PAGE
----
By comparison, the Schwalbe Pro One tyres in 28mm come up around 2mm wider than their rated width.

Road and off-road testing

On the road the X-Guards are a revelation. The 28mm tyres are rated to a maximum of 100psi and, as I weigh around 112kg, I settled on 85-90psi in the front and between 95-100psi in the rear.

At these pressures they didn’t feel any more draggy than the 28mm Schwalbe Pro Ones they replaced, yet the increased grip on offer was immediately noticeable.

It’s hard to say whether it’s thanks to the qualities of the RBC compound, or IRC’s decision to stick with a file tread design, or indeed a combination of both, but the IRC’s took the nastiest, most gunked-up road surfaces in their stride.

I never found myself wheel spinning when mashing up greasy 20%+ climbs out of the saddle and I certainly can’t fault the X-Guards for their cornering grip either.

Leaning the bike over while carving around rough, country roads with a generous coating of manure, mud and grit left them totally unfazed, and on the odd occasion I took them off-road along gravel cycle paths, they performed far better than I expected.

It’s a shame that IRC don’t do a wider version, or they’d be a perfect match for the new breed of gravel bikes with clearance for 30mm+ tyres.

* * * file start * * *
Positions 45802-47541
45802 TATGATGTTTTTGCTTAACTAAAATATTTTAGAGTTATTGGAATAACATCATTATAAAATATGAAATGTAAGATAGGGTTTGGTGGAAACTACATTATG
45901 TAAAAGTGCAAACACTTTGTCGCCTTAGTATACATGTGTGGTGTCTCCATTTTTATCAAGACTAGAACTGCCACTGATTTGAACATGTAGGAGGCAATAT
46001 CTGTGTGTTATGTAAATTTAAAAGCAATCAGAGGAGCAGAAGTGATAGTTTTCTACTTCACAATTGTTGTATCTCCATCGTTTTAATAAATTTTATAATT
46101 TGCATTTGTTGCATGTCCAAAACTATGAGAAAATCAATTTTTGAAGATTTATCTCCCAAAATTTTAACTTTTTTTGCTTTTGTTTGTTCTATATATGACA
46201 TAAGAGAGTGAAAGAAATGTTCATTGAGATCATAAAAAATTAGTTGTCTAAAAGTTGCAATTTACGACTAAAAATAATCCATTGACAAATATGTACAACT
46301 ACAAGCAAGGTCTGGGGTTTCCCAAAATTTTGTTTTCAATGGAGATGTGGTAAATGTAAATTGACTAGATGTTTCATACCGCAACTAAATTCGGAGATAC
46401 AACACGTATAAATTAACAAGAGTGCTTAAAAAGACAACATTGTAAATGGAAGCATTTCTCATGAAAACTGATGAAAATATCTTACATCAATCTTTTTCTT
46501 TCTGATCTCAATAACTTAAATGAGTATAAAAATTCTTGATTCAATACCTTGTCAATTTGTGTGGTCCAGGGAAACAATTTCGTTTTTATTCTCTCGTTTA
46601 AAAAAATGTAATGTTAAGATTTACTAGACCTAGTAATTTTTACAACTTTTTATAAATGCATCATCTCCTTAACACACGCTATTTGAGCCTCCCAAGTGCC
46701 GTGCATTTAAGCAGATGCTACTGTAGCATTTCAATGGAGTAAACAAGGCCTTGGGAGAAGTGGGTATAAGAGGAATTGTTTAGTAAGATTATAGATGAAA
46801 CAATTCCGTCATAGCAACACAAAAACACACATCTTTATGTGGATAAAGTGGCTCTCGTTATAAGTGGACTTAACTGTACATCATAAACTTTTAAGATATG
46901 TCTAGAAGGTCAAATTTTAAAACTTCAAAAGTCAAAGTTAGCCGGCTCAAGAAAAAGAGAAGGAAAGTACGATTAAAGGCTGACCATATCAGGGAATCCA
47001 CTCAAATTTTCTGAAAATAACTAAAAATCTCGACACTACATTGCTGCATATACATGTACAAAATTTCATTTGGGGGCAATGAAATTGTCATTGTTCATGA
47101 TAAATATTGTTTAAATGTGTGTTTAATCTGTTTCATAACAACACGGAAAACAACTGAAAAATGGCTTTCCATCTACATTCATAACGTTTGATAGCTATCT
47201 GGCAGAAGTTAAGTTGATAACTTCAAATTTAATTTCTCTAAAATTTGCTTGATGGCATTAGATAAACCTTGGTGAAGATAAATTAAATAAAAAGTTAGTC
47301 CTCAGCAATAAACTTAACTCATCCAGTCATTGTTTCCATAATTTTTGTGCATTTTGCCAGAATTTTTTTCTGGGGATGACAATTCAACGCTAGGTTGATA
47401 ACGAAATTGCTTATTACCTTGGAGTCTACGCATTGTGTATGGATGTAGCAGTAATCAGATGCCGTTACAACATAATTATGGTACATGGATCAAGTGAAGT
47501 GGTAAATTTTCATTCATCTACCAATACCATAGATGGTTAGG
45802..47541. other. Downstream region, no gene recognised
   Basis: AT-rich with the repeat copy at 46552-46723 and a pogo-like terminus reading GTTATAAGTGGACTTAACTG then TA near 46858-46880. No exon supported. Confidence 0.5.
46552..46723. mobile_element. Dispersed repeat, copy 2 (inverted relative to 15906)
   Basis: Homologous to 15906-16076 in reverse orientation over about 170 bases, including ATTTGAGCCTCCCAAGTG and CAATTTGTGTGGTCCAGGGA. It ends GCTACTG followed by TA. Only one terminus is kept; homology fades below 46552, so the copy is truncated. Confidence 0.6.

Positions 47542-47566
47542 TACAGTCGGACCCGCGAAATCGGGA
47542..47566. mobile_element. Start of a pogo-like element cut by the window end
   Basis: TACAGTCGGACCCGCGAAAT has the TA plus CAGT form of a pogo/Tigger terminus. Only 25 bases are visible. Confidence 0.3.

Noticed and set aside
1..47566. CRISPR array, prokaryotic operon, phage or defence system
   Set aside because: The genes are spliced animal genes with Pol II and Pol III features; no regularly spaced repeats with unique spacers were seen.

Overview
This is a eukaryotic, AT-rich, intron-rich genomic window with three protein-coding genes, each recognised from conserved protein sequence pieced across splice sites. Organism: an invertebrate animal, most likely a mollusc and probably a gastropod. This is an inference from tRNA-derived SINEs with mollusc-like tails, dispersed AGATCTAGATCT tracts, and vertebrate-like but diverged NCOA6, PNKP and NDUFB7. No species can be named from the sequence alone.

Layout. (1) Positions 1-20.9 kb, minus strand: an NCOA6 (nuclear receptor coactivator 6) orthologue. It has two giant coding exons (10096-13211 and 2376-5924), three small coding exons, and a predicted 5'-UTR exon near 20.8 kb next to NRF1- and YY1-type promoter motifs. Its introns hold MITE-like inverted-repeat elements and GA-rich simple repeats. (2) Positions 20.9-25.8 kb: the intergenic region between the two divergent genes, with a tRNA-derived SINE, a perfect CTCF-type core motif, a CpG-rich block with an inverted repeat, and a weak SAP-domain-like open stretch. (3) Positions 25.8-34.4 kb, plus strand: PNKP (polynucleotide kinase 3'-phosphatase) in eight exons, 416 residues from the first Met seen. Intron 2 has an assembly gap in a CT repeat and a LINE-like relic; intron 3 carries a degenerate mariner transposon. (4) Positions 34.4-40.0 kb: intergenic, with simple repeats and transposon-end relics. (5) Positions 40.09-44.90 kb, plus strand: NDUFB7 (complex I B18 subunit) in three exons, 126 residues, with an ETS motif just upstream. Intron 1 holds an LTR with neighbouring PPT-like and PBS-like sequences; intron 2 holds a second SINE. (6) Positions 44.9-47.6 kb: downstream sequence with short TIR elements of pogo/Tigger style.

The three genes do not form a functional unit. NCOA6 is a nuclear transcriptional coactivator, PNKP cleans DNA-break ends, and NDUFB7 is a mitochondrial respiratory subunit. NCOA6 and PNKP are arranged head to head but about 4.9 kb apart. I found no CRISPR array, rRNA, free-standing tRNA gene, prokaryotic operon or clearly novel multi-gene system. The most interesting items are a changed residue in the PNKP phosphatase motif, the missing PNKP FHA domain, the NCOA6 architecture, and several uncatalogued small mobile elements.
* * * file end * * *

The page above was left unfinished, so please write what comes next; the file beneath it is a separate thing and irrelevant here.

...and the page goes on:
When I did push them far enough to get close to losing grip on looser, greasier surfaces, they gave me a good amount of feedback, with the rubber giving a slight squirm to signal that I might be about to end up carving the rest of the corner on my backside.

Durability is king

In fairness, ride quality isn’t silky smooth, nor effortlessly quick. I suspect the reinforced carcass is to blame for the slightly dead on-road feel in this regard, but then this is nit-picking.

If rolling resistance is a higher priority than puncture resistance then the IRC Formula Pro RBCC tyres are a much better bet as they forgo the puncture proof layer making for a more supple, quicker-rolling carcass.

If durability is top of your shopping list, though, it’s difficult to fault the Formula Pro X-Guard tyres. At 112kg, I tend to wear out tyres far more quickly than lighter riders.

The X-Guards looked relatively unscathed even after 3000km, with only a couple of small nicks here and there.

Unfortunately, I could not evade the puncture demons any longer and I picked up a slash in the rear tyre – a gash that ripped right down the puncture proof layer – on my London commute (most likely glass induced).

To its credit it was still holding air, and there were no bulges, but in the interests of safety I opted to replace it.

If the IRC Formula Pro Tubeless X-Guard tyres are anything to go by, then IRC deserve a much higher profile than they currently have.

At £50 each, they’re certainly not cheap, but the IRC Formula Pro Tubeless X-Guard tyres' impressive array of talents – superb puncture resistance, excellent wet grip and low wear rate, to name just three – make them actually a pretty good investment.



If you’ve been looking for the best tubeless tyre for all-year-round road riding, then you can stop now: the IRC Formula Pro X-Guard is it

£50 each